But that, surely, is the point: very close, very large currents. Budden goes much further than this and seems to be stating that almost any sort of electrical energy can have an enormous effect on biological and physical systems. Not the least of these is a propensity for making humans believe they have been abducted by aliens, quite apart from a purely phtysical phenomena in the atmosphere. These events occur in what Budden calls 'hotspots', where a combination of electromagnetic effects overlap and reinforce each others' strengths. the only problem is that almost everywhere seems to be a hotspot by the author's reckoning.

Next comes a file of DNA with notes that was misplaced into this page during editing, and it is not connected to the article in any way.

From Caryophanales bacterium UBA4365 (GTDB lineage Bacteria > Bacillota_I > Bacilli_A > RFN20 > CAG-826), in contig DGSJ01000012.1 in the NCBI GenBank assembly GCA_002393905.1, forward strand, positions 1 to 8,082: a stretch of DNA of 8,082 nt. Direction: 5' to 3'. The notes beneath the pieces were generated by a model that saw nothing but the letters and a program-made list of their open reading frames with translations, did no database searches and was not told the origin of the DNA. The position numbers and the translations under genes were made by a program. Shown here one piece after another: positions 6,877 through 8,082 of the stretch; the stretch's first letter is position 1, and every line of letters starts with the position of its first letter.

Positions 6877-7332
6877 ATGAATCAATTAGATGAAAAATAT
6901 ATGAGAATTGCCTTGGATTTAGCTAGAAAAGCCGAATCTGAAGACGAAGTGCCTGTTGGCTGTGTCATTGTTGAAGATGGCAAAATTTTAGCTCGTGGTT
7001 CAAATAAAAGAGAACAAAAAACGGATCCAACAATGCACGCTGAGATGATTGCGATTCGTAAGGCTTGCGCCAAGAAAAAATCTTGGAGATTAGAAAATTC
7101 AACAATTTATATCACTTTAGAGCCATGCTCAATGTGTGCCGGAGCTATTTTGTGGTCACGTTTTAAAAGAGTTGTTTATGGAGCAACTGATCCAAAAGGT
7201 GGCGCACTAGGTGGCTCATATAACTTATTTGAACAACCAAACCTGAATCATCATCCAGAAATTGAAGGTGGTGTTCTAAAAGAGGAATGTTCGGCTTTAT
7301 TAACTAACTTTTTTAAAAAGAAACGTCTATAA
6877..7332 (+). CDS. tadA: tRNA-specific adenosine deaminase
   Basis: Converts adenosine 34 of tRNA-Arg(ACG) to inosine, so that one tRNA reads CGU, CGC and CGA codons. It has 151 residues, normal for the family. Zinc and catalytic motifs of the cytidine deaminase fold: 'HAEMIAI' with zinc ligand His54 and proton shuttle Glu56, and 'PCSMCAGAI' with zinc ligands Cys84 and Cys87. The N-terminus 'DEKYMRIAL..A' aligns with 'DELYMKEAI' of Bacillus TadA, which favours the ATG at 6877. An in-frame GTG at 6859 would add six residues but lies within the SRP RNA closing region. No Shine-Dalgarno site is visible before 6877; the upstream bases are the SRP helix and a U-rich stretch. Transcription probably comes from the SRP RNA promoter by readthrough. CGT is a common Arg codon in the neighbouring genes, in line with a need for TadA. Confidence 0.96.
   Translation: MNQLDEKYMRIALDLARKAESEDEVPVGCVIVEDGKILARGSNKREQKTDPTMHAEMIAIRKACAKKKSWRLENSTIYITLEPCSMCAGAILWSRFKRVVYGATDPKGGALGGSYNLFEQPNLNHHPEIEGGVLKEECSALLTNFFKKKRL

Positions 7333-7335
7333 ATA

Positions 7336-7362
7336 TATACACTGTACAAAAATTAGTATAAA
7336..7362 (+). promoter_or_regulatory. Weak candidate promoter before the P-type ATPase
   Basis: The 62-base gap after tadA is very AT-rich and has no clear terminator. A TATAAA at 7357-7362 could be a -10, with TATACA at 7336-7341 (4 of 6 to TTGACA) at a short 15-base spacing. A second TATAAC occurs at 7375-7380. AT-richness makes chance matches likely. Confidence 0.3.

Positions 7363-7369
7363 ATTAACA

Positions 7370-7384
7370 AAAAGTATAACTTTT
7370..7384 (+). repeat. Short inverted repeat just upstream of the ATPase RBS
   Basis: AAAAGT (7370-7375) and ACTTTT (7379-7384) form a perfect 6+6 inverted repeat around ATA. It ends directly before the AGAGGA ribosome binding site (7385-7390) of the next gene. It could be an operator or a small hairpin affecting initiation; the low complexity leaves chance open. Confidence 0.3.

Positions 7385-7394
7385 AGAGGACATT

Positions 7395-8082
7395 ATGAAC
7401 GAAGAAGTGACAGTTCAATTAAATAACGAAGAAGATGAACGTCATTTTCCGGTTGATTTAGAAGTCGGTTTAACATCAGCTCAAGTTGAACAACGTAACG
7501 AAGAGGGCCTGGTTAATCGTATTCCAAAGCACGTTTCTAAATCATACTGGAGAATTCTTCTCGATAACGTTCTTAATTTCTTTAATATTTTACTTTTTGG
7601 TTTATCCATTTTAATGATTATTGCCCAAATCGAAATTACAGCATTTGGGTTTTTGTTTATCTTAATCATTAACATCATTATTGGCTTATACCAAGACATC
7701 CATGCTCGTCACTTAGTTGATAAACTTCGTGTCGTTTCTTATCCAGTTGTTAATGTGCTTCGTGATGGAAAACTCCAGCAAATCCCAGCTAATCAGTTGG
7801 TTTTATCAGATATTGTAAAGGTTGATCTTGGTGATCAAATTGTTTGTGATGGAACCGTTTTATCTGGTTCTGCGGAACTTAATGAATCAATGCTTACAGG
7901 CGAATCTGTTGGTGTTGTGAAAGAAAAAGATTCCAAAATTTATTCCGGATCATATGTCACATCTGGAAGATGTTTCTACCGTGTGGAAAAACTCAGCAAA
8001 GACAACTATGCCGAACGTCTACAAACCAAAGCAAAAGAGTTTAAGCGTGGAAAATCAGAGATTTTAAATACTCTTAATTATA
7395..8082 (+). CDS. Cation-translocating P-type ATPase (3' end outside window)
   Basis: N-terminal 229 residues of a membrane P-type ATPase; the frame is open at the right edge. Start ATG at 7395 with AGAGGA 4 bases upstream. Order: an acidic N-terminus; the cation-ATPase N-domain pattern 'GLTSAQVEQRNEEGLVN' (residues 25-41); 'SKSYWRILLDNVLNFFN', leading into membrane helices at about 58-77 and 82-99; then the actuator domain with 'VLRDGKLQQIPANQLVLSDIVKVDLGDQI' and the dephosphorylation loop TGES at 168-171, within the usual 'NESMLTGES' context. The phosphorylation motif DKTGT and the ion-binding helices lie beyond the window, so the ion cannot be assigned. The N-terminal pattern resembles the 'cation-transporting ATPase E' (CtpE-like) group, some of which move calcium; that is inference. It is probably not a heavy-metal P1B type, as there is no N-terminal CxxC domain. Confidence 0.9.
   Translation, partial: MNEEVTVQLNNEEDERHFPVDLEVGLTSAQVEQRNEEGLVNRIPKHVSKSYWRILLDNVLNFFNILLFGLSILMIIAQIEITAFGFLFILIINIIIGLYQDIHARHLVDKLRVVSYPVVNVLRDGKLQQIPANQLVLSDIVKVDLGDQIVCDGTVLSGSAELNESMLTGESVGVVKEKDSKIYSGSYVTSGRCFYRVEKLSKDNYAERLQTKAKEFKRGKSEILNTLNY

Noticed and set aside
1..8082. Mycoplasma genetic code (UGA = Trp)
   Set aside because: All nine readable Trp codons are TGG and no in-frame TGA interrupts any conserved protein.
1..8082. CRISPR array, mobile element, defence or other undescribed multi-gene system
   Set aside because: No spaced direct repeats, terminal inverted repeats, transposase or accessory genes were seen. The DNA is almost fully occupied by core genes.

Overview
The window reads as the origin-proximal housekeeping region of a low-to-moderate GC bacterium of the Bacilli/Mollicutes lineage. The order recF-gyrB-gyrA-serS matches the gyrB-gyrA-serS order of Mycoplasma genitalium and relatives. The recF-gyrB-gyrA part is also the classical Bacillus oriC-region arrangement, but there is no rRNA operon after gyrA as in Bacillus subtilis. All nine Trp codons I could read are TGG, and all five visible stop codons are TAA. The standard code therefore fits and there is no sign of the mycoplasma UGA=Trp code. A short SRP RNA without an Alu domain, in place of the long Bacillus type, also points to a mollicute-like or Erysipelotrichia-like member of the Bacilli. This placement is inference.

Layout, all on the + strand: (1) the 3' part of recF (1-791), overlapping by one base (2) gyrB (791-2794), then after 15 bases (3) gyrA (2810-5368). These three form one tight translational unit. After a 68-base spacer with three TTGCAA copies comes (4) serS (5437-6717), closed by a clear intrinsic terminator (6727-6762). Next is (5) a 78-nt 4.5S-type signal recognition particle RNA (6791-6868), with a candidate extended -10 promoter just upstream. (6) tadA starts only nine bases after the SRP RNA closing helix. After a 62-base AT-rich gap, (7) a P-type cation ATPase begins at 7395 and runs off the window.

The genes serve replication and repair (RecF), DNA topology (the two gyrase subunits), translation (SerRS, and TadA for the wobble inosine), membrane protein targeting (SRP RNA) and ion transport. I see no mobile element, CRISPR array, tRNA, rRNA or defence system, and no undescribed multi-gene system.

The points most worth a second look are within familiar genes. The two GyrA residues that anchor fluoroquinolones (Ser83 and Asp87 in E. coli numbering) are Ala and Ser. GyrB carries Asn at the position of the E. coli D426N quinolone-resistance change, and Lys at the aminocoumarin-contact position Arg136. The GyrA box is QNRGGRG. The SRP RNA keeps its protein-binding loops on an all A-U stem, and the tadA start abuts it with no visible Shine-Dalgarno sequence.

Besides UFOs, the EM effect also allegedly causes poltergeist phenomena. Budden reexamines the most famous British polt case, at Enfield. Here he finds a wealth of electromagnetic sources: the local railway line, power lines, a reservoir (?), a sub-station in a neighbour's front garden, and the fact that the location is equidistant from Stansted and Luton airports. Now Luton and Stansted are 27 miles apart and both 20 miles from Enfield. If the air control radars at these two airports can produce effects at that distance such as wrenching iron radiators off walls and throwing bricks around rooms, I'll make sure that I use Gatwick for my holiday flights from now on!